Negotiating deep agreements with non-EU partners will be particularly challenging. In effect, this scenario assumes that the UK would be able to negotiate, at relatively short notice, levels of liberalisation not seen outside the EEA. In most of the UK’s major trade partners, conventional limitations on services (restrictions on foreign ownership, number of firms allowed to operate in a sector) are low or non-existent. Therefore services liberalisation is largely about regulatory reform and harmonisation. This would involve deep-seated policy reforms in both the UK and in the trade partners concerned. The scope for this is highly uncertain for various reasons. It is not clear that such liberalisation could be done on a preferential basis. Optimal regulation and public policy is context specific – reflecting social preferences to risk – and policy makers in the UK may not wish, for example, to align themselves more closely to approaches followed in the US.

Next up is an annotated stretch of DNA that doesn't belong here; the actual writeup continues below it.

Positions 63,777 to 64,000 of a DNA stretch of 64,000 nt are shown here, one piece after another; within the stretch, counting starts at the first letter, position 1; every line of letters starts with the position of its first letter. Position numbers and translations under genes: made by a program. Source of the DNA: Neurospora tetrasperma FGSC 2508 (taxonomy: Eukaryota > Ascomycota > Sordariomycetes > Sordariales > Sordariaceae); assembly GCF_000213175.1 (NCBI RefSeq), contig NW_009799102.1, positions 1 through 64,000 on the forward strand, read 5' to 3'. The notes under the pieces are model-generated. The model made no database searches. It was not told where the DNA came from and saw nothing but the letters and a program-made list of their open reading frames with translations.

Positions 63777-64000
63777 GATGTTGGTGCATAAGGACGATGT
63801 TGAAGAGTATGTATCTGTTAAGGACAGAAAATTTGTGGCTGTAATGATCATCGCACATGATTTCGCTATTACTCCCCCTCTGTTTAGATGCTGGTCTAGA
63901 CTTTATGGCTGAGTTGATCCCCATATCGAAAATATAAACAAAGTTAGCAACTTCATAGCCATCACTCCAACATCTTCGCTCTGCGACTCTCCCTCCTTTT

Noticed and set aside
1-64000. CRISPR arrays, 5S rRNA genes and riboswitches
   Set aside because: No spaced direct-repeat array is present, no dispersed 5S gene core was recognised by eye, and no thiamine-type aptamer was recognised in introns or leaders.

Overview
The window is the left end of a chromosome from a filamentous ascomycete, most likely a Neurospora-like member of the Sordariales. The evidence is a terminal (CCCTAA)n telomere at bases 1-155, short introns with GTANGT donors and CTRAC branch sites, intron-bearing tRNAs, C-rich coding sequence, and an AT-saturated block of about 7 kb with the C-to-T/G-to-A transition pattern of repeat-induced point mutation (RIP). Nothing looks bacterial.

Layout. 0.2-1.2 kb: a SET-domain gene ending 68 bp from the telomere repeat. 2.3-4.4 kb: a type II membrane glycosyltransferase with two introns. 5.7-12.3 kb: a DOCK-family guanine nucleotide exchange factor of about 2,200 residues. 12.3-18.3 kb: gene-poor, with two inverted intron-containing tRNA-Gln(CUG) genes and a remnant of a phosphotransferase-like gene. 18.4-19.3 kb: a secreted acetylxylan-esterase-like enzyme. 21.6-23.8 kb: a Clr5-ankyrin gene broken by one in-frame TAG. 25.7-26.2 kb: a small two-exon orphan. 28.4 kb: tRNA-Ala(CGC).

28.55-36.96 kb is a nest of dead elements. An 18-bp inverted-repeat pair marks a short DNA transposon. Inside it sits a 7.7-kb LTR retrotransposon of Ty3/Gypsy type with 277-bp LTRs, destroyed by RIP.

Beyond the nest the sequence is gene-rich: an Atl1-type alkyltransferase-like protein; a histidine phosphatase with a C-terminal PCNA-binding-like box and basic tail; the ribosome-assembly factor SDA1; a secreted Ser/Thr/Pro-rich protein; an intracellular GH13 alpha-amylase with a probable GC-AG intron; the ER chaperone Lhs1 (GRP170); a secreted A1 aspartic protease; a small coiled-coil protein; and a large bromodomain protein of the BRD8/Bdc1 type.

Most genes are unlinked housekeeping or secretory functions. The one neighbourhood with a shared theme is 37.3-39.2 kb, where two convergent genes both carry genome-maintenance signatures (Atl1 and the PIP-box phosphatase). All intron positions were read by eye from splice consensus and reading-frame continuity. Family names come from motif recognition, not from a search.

Finally, as we have argued elsewhere, the attractiveness to trade partners of FTAs that focus primarily on services is unclear, especially given the UK’s global strength in services. Partners are likely to seek commitments in goods, but the scope and attractiveness of these may be affected by the common rulebook approach and uncertainties about how customs arrangements and rule of origin would operate.